First published 10 May 2017
Approved indication: epilepsy
25 mg, 50 mg film-coated tablets, oral solution containing 10 mg/mL
Australian Medicines Handbook section 16.1.3
Temporal lobe epilepsy is the most common of the partial epilepsies. Carbamazepine is generally considered the first-line drug for managing partial epilepsy, but it may not completely control seizures. There are many antiepileptic drugs which can be added such as gabapentin, lamotrigine and levetiracetam. Brivaracetam is another add-on therapy for adults with partial-onset seizures, with or without secondary generalised seizures.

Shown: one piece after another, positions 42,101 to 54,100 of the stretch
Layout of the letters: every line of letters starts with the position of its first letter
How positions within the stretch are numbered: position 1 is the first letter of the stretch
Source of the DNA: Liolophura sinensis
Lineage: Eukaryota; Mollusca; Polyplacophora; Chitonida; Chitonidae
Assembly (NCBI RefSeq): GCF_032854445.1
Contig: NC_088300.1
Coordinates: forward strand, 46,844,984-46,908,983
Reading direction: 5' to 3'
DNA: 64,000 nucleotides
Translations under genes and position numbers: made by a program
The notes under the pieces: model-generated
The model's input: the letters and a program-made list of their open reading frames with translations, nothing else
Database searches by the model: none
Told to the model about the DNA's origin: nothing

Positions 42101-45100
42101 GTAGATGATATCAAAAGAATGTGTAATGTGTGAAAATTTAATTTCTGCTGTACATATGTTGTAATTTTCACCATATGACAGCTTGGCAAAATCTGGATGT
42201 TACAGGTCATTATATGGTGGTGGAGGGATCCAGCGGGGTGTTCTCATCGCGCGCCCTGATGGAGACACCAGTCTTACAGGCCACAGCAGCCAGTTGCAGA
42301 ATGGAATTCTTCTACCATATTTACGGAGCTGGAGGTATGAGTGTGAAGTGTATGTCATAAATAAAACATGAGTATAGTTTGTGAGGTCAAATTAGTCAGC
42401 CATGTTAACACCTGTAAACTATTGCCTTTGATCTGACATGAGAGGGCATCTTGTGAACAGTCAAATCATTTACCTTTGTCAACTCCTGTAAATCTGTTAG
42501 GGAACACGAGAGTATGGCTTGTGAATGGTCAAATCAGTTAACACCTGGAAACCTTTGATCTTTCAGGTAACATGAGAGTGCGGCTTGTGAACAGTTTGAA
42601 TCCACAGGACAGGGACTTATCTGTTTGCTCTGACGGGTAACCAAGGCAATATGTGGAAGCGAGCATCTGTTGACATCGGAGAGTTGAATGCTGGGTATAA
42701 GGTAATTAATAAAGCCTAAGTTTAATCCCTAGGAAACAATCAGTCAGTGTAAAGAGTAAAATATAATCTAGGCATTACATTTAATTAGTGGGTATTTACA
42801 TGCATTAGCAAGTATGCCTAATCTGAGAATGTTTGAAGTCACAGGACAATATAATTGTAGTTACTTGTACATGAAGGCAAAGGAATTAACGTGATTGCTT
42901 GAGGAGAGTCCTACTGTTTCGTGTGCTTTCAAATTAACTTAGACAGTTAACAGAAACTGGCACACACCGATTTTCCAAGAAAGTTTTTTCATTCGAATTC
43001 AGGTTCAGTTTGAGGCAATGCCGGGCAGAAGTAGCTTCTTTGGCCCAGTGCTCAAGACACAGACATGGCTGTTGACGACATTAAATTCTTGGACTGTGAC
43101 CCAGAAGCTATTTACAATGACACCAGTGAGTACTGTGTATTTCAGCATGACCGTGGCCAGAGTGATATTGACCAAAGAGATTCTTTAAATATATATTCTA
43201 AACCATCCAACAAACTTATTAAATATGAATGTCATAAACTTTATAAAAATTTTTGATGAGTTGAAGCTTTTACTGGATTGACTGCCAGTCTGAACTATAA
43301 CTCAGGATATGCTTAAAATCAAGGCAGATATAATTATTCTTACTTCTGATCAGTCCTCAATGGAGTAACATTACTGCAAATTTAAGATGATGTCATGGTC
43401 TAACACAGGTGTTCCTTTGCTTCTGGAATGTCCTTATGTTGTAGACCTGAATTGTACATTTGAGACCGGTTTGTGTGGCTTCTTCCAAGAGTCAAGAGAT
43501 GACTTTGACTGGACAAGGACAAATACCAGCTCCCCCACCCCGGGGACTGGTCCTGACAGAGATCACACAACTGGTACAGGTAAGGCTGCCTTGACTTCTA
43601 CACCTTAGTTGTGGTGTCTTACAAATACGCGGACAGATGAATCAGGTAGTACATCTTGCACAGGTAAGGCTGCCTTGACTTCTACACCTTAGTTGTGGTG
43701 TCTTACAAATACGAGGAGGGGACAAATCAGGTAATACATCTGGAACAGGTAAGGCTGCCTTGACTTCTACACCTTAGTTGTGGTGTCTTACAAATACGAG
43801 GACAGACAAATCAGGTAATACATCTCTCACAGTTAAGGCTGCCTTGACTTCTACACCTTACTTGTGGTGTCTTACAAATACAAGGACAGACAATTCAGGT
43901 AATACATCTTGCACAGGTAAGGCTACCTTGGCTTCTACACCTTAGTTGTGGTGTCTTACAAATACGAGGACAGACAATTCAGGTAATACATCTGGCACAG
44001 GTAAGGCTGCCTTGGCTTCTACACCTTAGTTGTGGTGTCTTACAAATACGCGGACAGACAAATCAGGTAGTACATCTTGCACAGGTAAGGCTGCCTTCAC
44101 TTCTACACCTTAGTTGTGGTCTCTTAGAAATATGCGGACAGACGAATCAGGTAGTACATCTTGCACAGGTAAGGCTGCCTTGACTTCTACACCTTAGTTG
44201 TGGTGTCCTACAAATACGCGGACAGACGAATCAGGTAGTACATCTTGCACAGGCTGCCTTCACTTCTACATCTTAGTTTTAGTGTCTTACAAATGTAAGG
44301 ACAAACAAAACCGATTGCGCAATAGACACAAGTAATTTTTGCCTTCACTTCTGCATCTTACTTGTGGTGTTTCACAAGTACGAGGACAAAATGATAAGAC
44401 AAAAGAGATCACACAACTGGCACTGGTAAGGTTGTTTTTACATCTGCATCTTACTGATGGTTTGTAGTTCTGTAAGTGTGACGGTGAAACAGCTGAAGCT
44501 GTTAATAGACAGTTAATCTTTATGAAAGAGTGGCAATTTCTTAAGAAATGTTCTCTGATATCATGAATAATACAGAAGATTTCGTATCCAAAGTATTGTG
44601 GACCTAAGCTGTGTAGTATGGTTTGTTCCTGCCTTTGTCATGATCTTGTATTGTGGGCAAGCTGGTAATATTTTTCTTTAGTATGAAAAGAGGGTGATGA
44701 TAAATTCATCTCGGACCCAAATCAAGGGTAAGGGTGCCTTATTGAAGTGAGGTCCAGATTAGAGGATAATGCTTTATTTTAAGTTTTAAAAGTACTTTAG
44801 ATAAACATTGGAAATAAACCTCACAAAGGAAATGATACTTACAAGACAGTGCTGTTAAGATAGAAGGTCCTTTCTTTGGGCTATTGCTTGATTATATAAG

Brivaracetam is thought to act on a protein (SV2A) in the synaptic vesicles. By binding to this protein the drug is thought to alter the release of neurotransmitters into the synapse. The reduction in seizures is proportional to the concentration of brivaracetam in plasma.
It is recommended to begin treatment with 100 mg doses (50 mg twice daily) then adjust the dose according to the response. The tablets are completely absorbed and brivaracetam rapidly enters the brain. Its half-life is about nine hours with most of the dose being metabolised and excreted in the urine. Dose adjustments may be necessary for patients with hepatic impairment and the drug should be avoided in patients with end-stage renal disease on dialysis due to a lack of data. Plasma concentrations of brivaracetam are reduced if it is taken with carbamazepine, phenobarbital (phenobarbitone) or phenytoin.